Trump Said Tim Cook ‘Made A Good Case’ About Impact Of Tariffs

President Trump said on Monday (Aug. 19) that he spoke with Apple CEO Tim Cook over how U.S. tariffs on China will affect the company, and also how they might help Samsung, a competitor from South Korea, according to a report by Reuters.

Trump, speaking to reporters at a New Jersey airport, said that Cook “made a good case” about how the tariffs could adversely affect Apple, especially since Samsung won’t face the same restrictions. The U.S. and Samsung made their own trade agreement last September.

The tariffs are expected to be implemented in two phases, the first on Sept. 1 and the second on Dec. 15. They will affect $300 billion of Chinese products.

“I thought he made a very compelling argument, so I’m thinking about it,” Trump said about his conversation with Cook.

The comments help to boost U.S. stock futures, and Trump tweeted earlier that talks were “doing very well with China.”

Some of Apple’s products, like AirPods, the Apple Watch and the HomePod, will face the first round of tariffs. The second round will affect laptops and iPhones.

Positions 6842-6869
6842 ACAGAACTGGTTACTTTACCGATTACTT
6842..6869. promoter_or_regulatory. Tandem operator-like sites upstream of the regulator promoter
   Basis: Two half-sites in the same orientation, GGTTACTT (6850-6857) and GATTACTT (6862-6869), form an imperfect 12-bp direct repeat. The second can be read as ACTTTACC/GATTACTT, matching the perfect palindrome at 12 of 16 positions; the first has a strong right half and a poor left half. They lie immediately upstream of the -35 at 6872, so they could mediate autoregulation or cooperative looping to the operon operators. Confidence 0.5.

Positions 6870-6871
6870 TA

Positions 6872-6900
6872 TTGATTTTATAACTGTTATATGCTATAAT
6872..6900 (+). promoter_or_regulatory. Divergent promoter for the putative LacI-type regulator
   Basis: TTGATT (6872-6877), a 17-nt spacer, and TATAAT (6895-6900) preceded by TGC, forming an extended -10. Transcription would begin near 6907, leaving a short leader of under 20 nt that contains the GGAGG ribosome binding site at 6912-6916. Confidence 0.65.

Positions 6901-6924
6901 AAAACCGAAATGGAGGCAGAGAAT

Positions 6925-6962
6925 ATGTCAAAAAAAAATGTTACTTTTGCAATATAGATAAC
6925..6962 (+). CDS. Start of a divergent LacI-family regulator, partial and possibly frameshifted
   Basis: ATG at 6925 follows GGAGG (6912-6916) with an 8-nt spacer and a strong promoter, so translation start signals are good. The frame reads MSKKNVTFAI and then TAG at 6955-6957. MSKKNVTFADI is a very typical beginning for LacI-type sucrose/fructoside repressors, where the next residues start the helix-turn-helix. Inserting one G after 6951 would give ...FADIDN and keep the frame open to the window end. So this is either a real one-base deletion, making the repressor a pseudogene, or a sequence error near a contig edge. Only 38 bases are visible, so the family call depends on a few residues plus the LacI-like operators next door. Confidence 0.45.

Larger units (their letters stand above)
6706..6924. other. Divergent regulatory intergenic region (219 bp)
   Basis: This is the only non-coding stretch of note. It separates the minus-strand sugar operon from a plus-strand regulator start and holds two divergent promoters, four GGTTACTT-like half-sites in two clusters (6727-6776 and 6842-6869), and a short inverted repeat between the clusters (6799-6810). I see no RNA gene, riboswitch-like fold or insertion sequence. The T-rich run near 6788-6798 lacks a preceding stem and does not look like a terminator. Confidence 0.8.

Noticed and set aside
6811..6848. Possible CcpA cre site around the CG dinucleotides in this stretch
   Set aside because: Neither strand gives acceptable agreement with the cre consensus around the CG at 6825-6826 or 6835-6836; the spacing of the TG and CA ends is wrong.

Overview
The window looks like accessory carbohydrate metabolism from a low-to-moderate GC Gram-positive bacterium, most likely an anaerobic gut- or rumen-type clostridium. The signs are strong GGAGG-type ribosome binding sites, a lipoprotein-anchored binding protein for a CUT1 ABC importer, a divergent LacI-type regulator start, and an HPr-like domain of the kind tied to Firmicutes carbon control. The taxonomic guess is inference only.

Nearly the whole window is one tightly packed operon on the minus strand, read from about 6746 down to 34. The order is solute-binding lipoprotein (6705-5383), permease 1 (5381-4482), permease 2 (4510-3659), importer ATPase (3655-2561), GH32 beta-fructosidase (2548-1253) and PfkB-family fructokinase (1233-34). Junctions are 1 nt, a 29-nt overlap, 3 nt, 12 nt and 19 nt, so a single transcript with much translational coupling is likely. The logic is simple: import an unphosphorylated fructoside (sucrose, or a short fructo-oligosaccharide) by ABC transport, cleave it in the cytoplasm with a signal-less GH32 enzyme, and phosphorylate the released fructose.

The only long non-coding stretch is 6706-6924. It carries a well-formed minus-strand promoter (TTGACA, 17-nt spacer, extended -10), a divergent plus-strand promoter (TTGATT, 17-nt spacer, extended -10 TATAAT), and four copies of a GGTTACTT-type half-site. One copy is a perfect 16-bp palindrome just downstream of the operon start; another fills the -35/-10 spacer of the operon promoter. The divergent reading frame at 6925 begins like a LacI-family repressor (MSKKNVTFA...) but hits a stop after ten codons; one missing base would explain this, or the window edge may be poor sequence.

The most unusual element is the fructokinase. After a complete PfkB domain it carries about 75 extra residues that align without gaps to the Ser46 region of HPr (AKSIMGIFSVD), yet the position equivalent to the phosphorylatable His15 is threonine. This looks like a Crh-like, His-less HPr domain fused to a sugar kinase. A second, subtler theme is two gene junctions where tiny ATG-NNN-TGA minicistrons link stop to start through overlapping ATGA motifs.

The news comes at a critical time for Apple, who could announce the newest iteration of the iPhone as early as next month.

Apple released its newest iOS 13 beta to developers on Aug. 15, which included an asset called “HoldForRelease” that showed a home screen of an iPhone with the date set to Sept. 10 – around the time the tech giant usually holds its fall press event.

The iPhone 11 isn’t expected to be all that different from previous models. In fact, Barclays semiconductor analysts predicted in May that Apple’s 2019 iPhones will offer “relatively few design changes,” with JPMorgan Chase analysts agreeing that major updates would happen in 2020.

“Our expectations include all three Sep-2020 iPhones (5.4″/6.1″/6.7″ screen sizes) will adopt OLED displays and 5G baseband modems (with support for mmWave frequencies), and at least two of the three models adopting world-facing 3D Sensing (Time of Flight) driving industry-leading AR/VR capabilities, which can be leveraged by custom-built applications (including games),” wrote analyst Samik Chatterjee.



B2B APIs aren’t just for large enterprises anymore — middle-market firms and SMBs now realize their potential for enabling low-cost access to real-time payments and account data. But those capabilities are only the tip of the API iceberg, says HSBC global head of liquidity and cash management Diane Reyes. In this month’s B2B API Tracker, Reyes explains how the next wave of banking APIs could fight payments fraud and proactively alert middle-market treasurers to investment opportunities.